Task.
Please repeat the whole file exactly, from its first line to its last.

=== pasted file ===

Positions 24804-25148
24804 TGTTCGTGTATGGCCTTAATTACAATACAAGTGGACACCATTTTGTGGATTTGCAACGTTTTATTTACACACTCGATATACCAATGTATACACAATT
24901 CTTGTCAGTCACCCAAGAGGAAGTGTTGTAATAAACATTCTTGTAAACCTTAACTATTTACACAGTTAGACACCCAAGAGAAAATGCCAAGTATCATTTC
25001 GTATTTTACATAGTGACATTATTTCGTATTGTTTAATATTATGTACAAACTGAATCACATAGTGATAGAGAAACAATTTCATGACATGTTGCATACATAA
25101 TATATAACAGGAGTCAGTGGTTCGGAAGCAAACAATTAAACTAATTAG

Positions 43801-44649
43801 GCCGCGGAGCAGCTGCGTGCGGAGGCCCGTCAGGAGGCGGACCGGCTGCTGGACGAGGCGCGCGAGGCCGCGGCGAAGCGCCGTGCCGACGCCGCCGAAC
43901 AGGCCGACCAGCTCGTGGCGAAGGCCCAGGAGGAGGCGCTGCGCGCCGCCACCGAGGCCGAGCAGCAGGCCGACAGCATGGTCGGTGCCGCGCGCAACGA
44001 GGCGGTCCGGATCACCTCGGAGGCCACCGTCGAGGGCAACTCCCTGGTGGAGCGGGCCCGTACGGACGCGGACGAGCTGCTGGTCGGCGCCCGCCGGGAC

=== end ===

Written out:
Positions 24804-25148
24804 TGTTCGTGTATGGCCTTAATTACAATACAAGTGGACACCATTTTGTGGATTTGCAACGTTTTATTTACACACTCGATATACCAATGTATACACAATT
24901 CTTGTCAGTCACCCAAGAGGAAGTGTTGTAATAAACATTCTTGTAAACCTTAACTATTTACACAGTTAGACACCCAAGAGAAAATGCCAAGTATCATTTC
25001 GTATTTTACATAGTGACATTATTTCGTATTGTTTAATATTATGTACAAACTGAATCACATAGTGATAGAGAAACAATTTCATGACATGTTGCATACATAA
25101 TATATAACAGGAGTCAGTGGTTCGGAAGCAAACAATTAAACTAATTAG

Positions 43801-44649
43801 GCCGCGGAGCAGCTGCGTGCGGAGGCCCGTCAGGAGGCGGACCGGCTGCTGGACGAGGCGCGCGAGGCCGCGGCGAAGCGCCGTGCCGACGCCGCCGAAC
43901 AGGCCGACCAGCTCGTGGCGAAGGCCCAGGAGGAGGCGCTGCGCGCCGCCACCGAGGCCGAGCAGCAGGCCGACAGCATGGTCGGTGCCGCGCGCAACGA
44001 GGCGGTCCGGATCACCTCGGAGGCCACCGTCGAGGGCAACTCCCTGGTGGAGCGGGCCCGTACGGACGCGGACGAGCTGCTGGTCGGCGCCCGCCGGGAC